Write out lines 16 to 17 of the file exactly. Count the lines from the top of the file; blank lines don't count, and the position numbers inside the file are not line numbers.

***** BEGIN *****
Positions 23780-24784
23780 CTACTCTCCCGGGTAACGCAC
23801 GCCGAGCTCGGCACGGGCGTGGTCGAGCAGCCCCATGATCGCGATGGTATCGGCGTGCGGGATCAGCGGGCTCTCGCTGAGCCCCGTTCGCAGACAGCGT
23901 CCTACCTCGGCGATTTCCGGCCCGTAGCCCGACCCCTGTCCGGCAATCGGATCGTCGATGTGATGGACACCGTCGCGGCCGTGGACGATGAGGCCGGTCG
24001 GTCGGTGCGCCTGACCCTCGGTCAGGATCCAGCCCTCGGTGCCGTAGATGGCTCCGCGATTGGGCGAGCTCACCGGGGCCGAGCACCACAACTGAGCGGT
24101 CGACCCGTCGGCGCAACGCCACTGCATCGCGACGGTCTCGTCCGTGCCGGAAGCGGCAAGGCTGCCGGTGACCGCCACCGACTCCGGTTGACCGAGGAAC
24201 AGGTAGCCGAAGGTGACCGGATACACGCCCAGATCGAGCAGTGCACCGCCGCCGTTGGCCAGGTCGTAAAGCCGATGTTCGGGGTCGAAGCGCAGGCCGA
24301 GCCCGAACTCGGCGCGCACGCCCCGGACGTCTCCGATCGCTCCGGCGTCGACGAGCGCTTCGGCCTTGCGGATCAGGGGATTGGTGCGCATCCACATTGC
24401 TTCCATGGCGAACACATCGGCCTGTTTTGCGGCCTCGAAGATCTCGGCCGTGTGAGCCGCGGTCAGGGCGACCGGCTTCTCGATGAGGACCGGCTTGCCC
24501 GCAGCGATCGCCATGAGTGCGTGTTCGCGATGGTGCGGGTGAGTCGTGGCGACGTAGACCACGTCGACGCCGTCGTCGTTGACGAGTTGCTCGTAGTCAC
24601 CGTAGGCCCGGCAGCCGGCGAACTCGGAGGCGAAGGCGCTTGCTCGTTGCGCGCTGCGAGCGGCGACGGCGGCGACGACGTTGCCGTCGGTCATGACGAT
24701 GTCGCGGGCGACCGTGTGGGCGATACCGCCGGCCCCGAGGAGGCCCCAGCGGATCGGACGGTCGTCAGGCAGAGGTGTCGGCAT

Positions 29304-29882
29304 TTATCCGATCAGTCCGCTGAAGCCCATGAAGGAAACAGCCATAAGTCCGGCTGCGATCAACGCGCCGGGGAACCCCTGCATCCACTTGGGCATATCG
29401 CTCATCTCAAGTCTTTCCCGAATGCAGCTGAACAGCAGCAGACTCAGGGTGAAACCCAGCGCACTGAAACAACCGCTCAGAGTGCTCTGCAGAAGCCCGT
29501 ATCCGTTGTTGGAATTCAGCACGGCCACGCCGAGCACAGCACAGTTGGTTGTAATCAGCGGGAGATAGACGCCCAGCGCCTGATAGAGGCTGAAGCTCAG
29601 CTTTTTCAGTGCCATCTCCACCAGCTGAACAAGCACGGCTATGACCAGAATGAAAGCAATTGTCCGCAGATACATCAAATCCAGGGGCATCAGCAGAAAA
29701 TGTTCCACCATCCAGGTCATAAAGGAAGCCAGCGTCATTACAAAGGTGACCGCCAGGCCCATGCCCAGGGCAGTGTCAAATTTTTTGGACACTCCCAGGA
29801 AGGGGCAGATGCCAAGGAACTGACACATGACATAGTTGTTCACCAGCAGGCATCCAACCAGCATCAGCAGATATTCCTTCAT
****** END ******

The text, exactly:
29501 ATCCGTTGTTGGAATTCAGCACGGCCACGCCGAGCACAGCACAGTTGGTTGTAATCAGCGGGAGATAGACGCCCAGCGCCTGATAGAGGCTGAAGCTCAG
29601 CTTTTTCAGTGCCATCTCCACCAGCTGAACAAGCACGGCTATGACCAGAATGAAAGCAATTGTCCGCAGATACATCAAATCCAGGGGCATCAGCAGAAAA